Regarding the new film “Alive Inside: A Story of Music and Memory“: I have a number of short clips from the Q&A session Friday July 25, 2014 at the Landmark E Street Cinema in Washington DC, from director Michael Rossato-Bennett and founder of “Music & Memory”, Dan Cohen. Some of the questioning became quite emotional. Clip 1 Clip 2 Clip 3 Clip 4 Clip 5Clip 6 Clip 7 Clip 8 Clip 9 Clip 10 Clip 11 Published Saturday July 26, 2014 at 11:30 AM EDT.
AFI Silverdocs presented “Freedom Summer”, directed by Stanley Nelson, a film giving the history of the Freedom Summer volunteers who went down to Mississippi in the summer of 1964 to teach black voters how to overcome the state’s system designed to keep them away from the polls. The violence in the area was shocking, and predicated on the fear among white families that property could be taken away from them if blacks got in office. In fact, now Mississippu has the highest percentage of African Americans in office in any state.
The newspapers reported the murders of James Chaney, Andrew Goodman, and Michael Schwerner.
On Sunday, June 22, 2014, at the 4:15 PM showing at the Naval Archive in downtown Washington DC, The QA included five people, now in their 70s, who had volunteered that summer.
Part 7: One of the former volunteers notes that Chaney, Goodman, and Schwerner did not voluntarily sacrifice their lives; they did not intend to be martyrs; “Their lives were taken”:
The film will air in the PBS American Experience series Tuesday June 24, 2014 on most PBS stations.
I recorded a lot of remarks by the panel after the screening of the film “The Homestretch“, sponsored by PBS, directed by Anne De Mare and Kristin Kelly. The panel included a former official from the US Department of Education, now a principal in Baltimore, and a teacher from the Chicago Public Schools, as well as the two filmmakers.
The film should air on PBS Independent Lens in the Spring of 2015, after a theatrical release.
Next video (Part 6) I talk about my own substitute teaching. Kids (in special education, or from underprivileged backgrounds) didn’t know me and I didn’t know them. But attempts to keep it impersonal didn’t work.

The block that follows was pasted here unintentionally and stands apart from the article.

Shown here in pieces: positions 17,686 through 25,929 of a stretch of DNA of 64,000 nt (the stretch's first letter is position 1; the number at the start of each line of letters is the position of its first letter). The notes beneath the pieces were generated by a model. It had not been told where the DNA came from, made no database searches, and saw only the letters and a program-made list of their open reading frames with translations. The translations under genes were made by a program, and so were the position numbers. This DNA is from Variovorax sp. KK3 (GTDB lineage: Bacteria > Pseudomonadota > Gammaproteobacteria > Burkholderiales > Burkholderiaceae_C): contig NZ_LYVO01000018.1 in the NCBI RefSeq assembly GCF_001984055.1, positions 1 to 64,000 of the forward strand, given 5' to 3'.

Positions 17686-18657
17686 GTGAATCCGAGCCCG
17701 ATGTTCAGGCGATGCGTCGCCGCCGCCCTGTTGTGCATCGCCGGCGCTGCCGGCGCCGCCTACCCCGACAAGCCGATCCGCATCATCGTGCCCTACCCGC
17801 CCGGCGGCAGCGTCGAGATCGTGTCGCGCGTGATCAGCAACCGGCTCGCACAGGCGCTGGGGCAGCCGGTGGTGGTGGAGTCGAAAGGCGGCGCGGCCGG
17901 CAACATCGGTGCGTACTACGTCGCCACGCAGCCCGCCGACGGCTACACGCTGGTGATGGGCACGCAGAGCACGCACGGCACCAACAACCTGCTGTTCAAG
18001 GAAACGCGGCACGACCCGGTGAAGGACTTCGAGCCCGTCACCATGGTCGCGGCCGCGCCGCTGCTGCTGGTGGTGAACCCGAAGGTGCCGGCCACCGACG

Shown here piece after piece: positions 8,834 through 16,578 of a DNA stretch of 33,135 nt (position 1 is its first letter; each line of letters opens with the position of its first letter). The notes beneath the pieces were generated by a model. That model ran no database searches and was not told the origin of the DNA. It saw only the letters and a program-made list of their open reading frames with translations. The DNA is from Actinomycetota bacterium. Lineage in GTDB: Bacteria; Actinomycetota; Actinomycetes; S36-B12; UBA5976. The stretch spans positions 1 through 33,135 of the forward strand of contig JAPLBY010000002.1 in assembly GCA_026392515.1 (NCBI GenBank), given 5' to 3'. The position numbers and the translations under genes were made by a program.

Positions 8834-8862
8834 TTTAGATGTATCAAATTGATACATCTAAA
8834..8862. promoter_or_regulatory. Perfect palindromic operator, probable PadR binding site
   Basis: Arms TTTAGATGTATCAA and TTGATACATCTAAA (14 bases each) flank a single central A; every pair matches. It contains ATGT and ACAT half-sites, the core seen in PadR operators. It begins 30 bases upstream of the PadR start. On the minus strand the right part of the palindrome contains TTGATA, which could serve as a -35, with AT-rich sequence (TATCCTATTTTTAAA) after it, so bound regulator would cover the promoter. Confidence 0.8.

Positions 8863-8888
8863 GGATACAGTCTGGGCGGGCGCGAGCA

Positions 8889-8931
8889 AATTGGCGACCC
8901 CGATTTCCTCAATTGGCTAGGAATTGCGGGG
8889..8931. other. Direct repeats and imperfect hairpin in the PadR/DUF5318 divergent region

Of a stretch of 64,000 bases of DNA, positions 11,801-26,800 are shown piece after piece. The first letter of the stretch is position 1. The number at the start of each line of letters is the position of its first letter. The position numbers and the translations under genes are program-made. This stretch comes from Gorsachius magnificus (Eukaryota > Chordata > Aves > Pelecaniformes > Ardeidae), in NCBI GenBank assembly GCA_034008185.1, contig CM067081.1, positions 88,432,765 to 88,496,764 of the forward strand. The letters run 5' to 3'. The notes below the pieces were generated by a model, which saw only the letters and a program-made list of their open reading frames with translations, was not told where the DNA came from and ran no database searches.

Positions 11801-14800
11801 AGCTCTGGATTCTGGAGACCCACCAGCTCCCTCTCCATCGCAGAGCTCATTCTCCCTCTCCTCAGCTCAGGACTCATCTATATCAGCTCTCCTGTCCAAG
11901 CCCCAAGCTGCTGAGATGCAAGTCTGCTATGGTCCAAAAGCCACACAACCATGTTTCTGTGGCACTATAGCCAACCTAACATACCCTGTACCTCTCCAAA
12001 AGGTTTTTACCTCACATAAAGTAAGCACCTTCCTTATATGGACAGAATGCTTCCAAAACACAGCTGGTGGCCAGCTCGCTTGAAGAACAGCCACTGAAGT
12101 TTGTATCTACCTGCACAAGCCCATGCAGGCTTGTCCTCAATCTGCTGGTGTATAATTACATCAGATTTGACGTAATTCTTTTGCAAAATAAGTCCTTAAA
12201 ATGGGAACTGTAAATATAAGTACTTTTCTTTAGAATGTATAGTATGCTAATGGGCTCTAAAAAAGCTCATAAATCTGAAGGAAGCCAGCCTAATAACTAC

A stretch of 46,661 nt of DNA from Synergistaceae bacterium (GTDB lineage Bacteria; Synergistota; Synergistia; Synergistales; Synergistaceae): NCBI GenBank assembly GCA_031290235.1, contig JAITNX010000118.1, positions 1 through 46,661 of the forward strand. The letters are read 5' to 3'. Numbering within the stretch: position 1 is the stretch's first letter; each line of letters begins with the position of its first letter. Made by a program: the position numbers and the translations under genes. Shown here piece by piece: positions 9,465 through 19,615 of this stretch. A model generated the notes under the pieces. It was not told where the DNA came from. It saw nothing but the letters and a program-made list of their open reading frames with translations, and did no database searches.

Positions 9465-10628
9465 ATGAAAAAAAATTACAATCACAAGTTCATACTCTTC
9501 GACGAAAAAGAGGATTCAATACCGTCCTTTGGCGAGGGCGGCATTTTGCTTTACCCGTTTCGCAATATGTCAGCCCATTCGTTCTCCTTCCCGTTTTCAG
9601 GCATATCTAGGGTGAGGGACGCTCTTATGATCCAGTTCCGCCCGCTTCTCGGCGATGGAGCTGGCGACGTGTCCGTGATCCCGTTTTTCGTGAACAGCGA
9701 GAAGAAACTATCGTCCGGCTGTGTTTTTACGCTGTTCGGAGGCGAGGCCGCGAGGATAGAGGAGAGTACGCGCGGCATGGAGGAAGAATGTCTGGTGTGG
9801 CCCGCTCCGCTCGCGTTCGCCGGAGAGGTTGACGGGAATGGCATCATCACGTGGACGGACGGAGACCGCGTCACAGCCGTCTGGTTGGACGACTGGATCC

I saw four films at AFI Docs (formerly called SilverDocs) this weekend.
Two of the films dealt with the government, surveillance, leaks, overreaching prosecutions, and the like. While reviews are on Blogger, I have many other videos from the QA to share.
On Thursday, June 19, “Silenced” played at the Naval Archive, directed by James Spione, told the story of CIA operative John Kiriakou, NSA official Thomas Drake, and US attorney Jesselyn Radack.
On Saturday, June 21, 2014, I saw “The Internet’s Own Boy: The Story of Aaron Swartz“, directed by Brian Knappenberger, at the AFI Silver in Silver Spring MD. The film will be in general release June 27.
This was an answer to my question, which involved the DMCA Safe Harbor, Section 230, and downstream liability protection, especially in connection with the SOPA bill in 2011, which Aaron’s protest help defeat in early 2012.
Jack Andraka, the teen who discovered a promising test for Pancreatic Cancer, discusses the problem of paywalls for scientific journals at about the 15:00 mark in the YouTube video of his Stanford speech in late 2013, youtube link here.
I made six video clips from the Question and Answer session for the film “Come Hell or High Water: The Battle for Turkey Creek” at the Carnegie Institute for Science on 16th Street in Washington DC (happens to be right across the street from the First Baptist Church if the City of Washington DC, in which I grew up in the 1950s and 1960s).
The subject of the film is African American activist Derrick Evans, who had worked as a history teacher in Boston before starting to visit his homeland in Mississippi more often. The Turkey Creek bayou is a natural wetland and was settled by freed slaves during the Reconstruction, who were able to own land here in a segregated society. The land is threatened by over-development, which makes it even more susceptible to natural disasters like Hurricane Katrina and then Rita in 2005. The film is directed by Leah Mahan and has been carried on Mississippi PBS.
Evans gave up his career (even as a teacher) to become an activist. During the QA I asked him if he was economically OK now, and the answer seemed to be, not really. Was this an OK question?
Another speaker said that more people needed to be willing to live in the Gulf area. Saying that people shouldn’t “choose” to live in higher risk areas just doesn’t cut it morally.